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Digital colonialism, surveillance capitalism, and a libre software future

Hosted by Jose Castro.

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Summary

Why are most mainstream platforms free of charge? Why is the answer to this first question a threat to humanity's future? What can we do about it? With a historic perspective, citing authors like Shoshana Zuboff, Marshall McLuhan, and Yanis Varoufakis, I try to give a perspective of how dystopian digital platforms nowadays are personal data extraction machines, how this machine works, the power of media (after S.Freud and E.Bernays), and why it is so critical for the future of humanity to choose libre software and ethical platforms.

Biography

Jose Castro has been a GNU/Linux user since 2001. Jose has worked sporadically on computer areas as web developer, monkey and programmer. He also works on permaculture design and land development. Since the pandemic Jose has been solo campaigning for libre software and ethical use of digital platforms with the aim of non-techie people, giving talks and generating material. You can check out Jose's website if you want to know more.

Added

12 months ago

Tagged with

video · LibrePlanet 2023 video · FSF · LibrePlanet 2023 · LibrePlanet · lp2023 · libreplanet-conference · charting-the-course · workshop

License

CC BY-SA 4.0

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This talk was presented at LibrePlanet.

libreplanet.org


LibrePlanet is the Free Software Foundation's annual conference. The FSF campaigns for free/libre software, meaning it respects users' freedom and community. We believe that users are entitled to this; all software should be free.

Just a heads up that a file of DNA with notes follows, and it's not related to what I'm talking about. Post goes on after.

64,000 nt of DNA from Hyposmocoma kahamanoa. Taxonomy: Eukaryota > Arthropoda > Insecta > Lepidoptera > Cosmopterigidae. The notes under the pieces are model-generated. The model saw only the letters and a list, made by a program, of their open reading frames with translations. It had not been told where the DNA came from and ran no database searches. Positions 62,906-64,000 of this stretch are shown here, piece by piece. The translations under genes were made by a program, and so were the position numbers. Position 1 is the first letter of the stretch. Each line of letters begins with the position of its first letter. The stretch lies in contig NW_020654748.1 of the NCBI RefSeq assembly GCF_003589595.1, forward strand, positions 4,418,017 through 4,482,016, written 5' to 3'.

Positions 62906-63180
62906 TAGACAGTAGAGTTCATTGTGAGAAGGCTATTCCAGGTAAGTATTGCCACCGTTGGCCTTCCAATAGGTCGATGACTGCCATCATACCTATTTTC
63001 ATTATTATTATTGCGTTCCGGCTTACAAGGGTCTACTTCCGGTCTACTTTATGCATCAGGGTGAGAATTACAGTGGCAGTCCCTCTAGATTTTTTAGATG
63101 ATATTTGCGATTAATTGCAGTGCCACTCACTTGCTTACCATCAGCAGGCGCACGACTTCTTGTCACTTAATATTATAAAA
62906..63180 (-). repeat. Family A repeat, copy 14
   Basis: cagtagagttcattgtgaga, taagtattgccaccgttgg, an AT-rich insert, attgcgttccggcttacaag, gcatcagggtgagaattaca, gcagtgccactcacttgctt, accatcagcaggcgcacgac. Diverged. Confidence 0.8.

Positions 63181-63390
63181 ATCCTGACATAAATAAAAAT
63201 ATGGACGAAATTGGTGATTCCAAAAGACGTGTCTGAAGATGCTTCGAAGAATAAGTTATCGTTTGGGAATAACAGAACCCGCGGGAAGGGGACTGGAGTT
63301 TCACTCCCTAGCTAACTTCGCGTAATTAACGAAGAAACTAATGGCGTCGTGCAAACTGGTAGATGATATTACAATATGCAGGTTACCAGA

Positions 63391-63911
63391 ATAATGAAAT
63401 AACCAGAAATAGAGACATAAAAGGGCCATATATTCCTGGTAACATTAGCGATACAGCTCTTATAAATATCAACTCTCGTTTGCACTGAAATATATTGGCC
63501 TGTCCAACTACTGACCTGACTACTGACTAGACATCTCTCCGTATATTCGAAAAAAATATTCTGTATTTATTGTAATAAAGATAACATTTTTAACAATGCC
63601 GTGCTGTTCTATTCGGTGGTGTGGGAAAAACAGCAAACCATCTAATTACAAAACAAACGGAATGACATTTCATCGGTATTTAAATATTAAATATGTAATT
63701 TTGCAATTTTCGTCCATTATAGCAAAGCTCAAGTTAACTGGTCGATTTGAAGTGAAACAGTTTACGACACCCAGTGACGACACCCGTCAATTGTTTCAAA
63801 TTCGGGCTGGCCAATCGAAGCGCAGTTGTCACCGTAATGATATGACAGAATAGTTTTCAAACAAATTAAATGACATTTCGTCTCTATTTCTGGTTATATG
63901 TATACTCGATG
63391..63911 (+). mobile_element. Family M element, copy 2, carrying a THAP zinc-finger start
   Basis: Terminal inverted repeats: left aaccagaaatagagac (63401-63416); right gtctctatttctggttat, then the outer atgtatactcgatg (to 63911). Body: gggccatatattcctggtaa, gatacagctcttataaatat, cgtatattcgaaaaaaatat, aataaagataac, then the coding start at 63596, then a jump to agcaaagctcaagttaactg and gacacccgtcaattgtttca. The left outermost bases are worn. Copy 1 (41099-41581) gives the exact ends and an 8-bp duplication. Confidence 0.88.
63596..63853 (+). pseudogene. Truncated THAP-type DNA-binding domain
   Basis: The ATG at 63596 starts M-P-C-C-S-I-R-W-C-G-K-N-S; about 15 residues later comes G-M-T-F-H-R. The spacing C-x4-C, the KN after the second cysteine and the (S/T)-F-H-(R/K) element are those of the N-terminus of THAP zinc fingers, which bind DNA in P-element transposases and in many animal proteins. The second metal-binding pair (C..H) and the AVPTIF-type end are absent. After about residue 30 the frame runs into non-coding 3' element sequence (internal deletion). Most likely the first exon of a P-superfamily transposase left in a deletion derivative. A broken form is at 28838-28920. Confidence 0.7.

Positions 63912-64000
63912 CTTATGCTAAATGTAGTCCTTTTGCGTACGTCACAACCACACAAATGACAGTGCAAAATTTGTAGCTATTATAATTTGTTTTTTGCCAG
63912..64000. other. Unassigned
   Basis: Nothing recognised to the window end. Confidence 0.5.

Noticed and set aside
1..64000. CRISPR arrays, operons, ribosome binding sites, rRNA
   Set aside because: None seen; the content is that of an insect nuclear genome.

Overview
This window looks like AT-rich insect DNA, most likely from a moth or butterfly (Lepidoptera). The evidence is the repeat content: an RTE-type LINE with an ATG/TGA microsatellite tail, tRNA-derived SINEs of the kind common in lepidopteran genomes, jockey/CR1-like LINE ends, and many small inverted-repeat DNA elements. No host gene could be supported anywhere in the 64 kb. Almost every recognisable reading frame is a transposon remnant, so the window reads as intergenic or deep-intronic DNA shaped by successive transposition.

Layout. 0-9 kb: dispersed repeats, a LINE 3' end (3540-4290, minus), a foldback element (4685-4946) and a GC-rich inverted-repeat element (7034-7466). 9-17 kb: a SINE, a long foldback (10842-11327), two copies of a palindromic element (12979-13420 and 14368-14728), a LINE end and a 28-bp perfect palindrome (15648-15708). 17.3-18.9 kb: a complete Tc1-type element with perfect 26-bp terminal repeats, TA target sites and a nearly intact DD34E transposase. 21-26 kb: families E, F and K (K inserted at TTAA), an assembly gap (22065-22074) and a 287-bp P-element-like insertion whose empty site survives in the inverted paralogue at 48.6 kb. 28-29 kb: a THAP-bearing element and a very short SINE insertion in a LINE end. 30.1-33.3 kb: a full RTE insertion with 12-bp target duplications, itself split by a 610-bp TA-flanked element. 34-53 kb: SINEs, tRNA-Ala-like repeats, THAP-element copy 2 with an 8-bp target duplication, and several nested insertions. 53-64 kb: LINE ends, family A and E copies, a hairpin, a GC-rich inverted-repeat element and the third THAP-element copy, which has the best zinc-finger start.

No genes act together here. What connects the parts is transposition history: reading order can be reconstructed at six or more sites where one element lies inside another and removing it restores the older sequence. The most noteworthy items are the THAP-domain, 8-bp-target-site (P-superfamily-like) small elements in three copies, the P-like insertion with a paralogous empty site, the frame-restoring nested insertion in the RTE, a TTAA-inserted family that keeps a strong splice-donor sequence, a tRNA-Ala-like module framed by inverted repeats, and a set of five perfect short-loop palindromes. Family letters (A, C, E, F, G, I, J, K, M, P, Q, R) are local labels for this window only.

gnu.org/important


We do not advocate "open source".

That term was coined to reject our views. It refers to similar practices, but usually presented solely as advantageous, without talking of right and wrong.

gnu.org/not-open-source


Richard Stallman launched the free software movement in 1983 by announcing development of the free operating system, GNU. By 1992, GNU was nearly operational; one major essential component was lacking, the kernel.

gnu.org/gnu-begin


In 1992, Torvalds freed the kernel Linux, which filled the last gap in GNU. Since then, the combined GNU/Linux system has run in millions of computers. Nowadays you can buy a new computer with a totally free GNU/Linux system preinstalled.

gnu.org/gnu-and-linux


The views of the speaker may not represent the Free Software Foundation. The Foundation supports the free software cause and freedom to share, and basic freedoms in the digital domain, but has no position on other political issues.